Jeremy Hunt Announces Reversal Of "Almost All Tax Measures" From Mini-Budget
Chancellor Jeremy Hunt has rolled back "almost all tax measures" in the "mini-Budget" with an emergency intervention in an attempt to restore the government's economic credibility.
The Chancellor also said the planned cut to income tax would also be paused "indefinitely".
Hunt said the reversal of almost the entire mini-budget would raise £32bn with cuts to dividend tax rates scrapped and the freeze on alcohol duty rates ended.
It means only the cuts to stamp duty and the scrapping of the National Insurance rise would remain because they were already working their way through the legislation.
Hunt said he was announcing the plans early to "reduce unhelpful speculation", adding: "No government can control markets but every government can give certainty about the sustainability of public finances."
In a further major reversal to the government's plans, Hunt announced he was ending the universal energy price cap support in April, with future support being offered on a targeted basis following a Treasury review to decide how households will be support going forward.
He said he had made the decision because it would be "irresponsible for the government to continue exposing the public finances to unlimited volatility in internation gas prices".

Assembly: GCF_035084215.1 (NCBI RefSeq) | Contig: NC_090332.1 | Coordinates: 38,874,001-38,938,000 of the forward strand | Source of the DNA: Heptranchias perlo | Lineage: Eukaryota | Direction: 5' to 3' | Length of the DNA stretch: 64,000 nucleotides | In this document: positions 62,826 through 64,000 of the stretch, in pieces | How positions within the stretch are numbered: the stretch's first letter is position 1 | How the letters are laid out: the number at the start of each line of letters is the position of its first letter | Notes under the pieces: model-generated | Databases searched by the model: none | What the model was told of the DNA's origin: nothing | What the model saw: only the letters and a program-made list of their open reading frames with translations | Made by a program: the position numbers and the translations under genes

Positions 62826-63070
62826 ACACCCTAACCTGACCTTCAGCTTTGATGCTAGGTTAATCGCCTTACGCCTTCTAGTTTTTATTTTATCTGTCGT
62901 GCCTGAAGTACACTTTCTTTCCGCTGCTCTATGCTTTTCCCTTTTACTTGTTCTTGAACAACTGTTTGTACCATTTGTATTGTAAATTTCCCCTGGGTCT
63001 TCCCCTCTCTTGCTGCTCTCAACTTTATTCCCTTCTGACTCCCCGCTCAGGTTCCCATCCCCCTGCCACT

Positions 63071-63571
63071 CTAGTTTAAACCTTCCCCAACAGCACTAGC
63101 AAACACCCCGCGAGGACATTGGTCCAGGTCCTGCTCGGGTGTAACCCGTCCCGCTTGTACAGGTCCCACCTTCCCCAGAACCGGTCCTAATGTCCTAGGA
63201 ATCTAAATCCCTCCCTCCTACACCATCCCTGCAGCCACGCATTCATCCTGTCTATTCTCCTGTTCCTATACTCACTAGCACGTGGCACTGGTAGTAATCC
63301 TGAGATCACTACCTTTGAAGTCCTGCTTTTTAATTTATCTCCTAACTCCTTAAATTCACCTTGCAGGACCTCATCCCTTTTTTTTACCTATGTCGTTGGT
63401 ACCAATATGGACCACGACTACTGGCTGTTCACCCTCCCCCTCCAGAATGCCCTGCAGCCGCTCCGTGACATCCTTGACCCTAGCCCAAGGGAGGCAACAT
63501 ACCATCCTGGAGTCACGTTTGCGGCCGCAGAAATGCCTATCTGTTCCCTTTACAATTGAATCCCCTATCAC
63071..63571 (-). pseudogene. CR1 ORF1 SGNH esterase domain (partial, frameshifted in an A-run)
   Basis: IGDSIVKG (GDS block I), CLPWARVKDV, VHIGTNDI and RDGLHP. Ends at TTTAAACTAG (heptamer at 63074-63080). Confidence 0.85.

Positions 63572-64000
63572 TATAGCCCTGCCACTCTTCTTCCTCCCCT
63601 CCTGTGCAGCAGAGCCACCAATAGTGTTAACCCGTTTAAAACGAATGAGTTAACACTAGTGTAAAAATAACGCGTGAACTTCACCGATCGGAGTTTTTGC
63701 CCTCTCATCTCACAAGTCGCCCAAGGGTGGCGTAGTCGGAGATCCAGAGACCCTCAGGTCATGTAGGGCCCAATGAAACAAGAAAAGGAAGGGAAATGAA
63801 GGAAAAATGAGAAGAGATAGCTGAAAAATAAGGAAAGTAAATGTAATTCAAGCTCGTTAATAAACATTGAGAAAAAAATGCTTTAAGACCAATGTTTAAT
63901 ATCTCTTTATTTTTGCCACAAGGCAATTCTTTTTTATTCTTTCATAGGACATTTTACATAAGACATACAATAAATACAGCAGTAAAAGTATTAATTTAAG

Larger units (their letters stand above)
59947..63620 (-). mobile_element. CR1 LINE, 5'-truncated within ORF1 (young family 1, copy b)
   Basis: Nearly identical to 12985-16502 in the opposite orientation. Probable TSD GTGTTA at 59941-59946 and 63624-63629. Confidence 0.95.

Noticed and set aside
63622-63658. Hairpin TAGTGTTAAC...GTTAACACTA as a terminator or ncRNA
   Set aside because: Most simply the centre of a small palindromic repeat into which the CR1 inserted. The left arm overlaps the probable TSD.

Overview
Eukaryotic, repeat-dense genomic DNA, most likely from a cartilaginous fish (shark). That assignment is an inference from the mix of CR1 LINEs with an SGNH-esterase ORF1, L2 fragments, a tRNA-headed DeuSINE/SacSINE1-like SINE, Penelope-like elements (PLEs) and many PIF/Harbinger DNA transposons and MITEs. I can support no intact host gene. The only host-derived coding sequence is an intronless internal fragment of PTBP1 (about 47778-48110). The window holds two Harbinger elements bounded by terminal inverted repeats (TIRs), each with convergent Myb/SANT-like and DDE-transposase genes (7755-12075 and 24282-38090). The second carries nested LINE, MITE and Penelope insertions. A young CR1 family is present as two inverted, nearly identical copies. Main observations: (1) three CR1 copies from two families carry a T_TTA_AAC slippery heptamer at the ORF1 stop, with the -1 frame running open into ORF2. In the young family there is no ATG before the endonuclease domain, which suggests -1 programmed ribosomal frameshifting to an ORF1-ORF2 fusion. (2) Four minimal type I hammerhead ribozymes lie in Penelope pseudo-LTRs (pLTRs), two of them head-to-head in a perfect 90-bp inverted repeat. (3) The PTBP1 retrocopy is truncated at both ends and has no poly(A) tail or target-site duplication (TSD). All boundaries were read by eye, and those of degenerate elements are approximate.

Announcing almost the entire scrapping of Truss's economic policy plans, he said: "We will reverse almost all the tax measures announced in the growth plan three weeks ago that have not started parliamentary legislation.
"Whilst we will continue with the abolition of the health and social care levy and the stamp duty changes, we will no longer be proceeding with the cuts to dividend tax rates, the reversal of off payroll working reforms...the new VAT free shopping scheme for non-UK visitors or the freeze on alcohol duty rates," he said.
He also suggested there could be further measures, including cuts to public spending, despite a pledge by Truss to the contrary less than a week ago.
"There will be more difficult decisions on both tax and spending," he said. "All departments will need to re-double their efforts to find savings, and some areas of spending will need to be cut."
Hunt confirmed early Monday morning that he would bring an announcement on how it will fund some measures from the "mini-Budget" in a bid to steady market jitters, with a full medium-term fiscal announcement still scheduled for 31 October.
Hunt met with Truss at Chequers over the weekend and held further meetings with the governor of the Bank of England on Sunday night.
The Chancellor is expected to set out the details in full during a Commons statement at 3:30pm on Monday, with the Treasury saying he would "bring forward measures from the medium-term fiscal plan that will support fiscal sustainability".
Responding to the u-turn, shadow chancellor Rachel Reeves said the Conservatives had "lost all credibility".